Audio Player Reviews
- Written by Chris Eberle
- Published on 23 October 2013
NAD introduced its own iPod dock, the VISO, last year at CEDIA. As one would expect from this high-end company, little expense was spared in its design as it sought to bridge the iPod, and other digital music players, with quality amplification and speakers while keeping it all in a compact package. With the proliferation of AirPlay streaming, it made sense that the second generation product should include this super-convenient feature. Hence, we have the VISO 1 AP, the subject of today's review. Where last year's VISO required you to chain your iPod to the unit, the AP lets you keep your iPod in your pocket so you can control your music from anywhere within reach of your WiFi network.
- Written by Rick Schmidt
- Published on 15 July 2013
The Halo CD 1 is a flagship CD Player from the well regarded, San Francisco based, Parasound. CD Player? Surely I mean 'DAC with Transport'. Nope. CD player, put your CD in, music comes out. No, you mean it's part of a server system, the data is stored for later retrieval by a computer system. Well, only if you count the internal buffering and Intel ITX computer running Linux inside the CD 1. In implementation then the CD 1 is quite modern, it's a computer, dedicated to CD playback only. In practice, it's an old fashioned (and in this case, that's good) CD player.
- Written by Jason Victor Serinus
- Published on 11 August 2011
I was in a bind. CD and product reviews were due at multiple publications, and my Theta Carmen II transport's drive mechanism had failed. I may have bought the used unit directly from Theta Digital's founder and former owner, Neil Sinclair, but that couldn't change the fact that the Carmen II's defective drive was long out of production. With no spare parts available in at Theta's Southern California headquarters, I was in trouble. Paul McGowan came to my rescue by sending a PS Audio PerfectWave Disc Transport. And, wow, does this thing transport.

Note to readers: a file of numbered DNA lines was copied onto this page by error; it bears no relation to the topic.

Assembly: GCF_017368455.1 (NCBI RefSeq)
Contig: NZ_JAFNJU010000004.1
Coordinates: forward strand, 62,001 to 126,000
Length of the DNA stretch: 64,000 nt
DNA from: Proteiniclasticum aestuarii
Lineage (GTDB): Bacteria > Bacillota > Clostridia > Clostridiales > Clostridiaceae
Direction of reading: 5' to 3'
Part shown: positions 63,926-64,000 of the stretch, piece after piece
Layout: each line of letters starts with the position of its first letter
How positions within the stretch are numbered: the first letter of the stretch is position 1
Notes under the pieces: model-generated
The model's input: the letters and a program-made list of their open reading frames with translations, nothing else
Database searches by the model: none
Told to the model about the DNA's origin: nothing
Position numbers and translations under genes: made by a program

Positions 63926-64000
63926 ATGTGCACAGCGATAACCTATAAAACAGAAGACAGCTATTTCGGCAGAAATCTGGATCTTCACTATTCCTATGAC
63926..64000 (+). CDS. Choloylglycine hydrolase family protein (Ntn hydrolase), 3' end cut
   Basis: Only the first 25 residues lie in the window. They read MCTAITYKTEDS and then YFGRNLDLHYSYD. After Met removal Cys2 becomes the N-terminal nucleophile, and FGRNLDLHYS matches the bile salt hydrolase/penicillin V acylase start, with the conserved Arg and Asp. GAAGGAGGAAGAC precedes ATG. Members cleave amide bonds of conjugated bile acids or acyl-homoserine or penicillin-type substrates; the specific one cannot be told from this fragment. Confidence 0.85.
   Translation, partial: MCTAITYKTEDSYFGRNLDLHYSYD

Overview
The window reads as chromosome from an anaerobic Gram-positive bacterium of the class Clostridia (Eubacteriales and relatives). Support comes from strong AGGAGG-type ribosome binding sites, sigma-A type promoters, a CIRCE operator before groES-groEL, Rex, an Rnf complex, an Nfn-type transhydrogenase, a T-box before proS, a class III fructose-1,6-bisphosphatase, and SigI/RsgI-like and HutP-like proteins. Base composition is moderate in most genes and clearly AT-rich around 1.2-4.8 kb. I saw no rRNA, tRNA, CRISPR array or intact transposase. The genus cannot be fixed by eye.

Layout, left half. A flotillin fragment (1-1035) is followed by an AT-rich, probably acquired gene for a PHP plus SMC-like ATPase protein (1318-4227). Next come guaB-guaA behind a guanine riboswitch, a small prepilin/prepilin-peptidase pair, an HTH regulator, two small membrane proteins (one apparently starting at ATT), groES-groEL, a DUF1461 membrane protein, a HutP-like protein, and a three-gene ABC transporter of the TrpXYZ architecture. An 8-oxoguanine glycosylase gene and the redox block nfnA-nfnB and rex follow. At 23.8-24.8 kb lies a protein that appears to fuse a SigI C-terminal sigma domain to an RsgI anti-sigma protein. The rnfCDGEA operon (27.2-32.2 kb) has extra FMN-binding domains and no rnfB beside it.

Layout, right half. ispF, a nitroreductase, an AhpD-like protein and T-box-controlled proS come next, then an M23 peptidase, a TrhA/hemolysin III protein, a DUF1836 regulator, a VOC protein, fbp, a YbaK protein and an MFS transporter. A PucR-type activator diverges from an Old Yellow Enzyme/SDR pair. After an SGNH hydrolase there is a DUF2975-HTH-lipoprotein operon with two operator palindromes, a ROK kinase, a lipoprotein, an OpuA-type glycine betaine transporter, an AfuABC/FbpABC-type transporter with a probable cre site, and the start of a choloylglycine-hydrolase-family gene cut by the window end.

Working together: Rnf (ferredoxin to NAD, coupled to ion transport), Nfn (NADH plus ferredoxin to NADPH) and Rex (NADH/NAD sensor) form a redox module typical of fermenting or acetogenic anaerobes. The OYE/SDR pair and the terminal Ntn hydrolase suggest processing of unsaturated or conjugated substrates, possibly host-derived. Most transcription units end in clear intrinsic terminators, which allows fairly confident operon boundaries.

- Written by Jared Rachwalski
- Published on 10 May 2012
Marantz has a long history in Audio, dating back to the 1950's with Saul Marantz in New York, then with Phillips in the 80's and 90's and now under D&M Holdings along with Denon and McIntosh.
- Written by John E. Johnson, Jr.
- Published on 27 June 2011
Media servers usually contain a hard drive on which you store your music (ripped CDs). Bryston's new BDP-1 Music Server utililzes USB thumb drives or external USB hard drive. This way, you can carry your music around with you on a thumb drive and use with multiple devices to play the music. This music server is actually a computer with full operating system, and can be connected wirelessly to your iPod or iPad to choose and play albums. In fact, it really is designed to be used that way, so that the server itself can be a low profile component in your equipment rack. In this review, we test the BDP-1 along with Bryston's BDA-1 DAC, which is capable of handling 24/192 bitstreams.
- Written by Rick Schmidt
- Published on 07 May 2012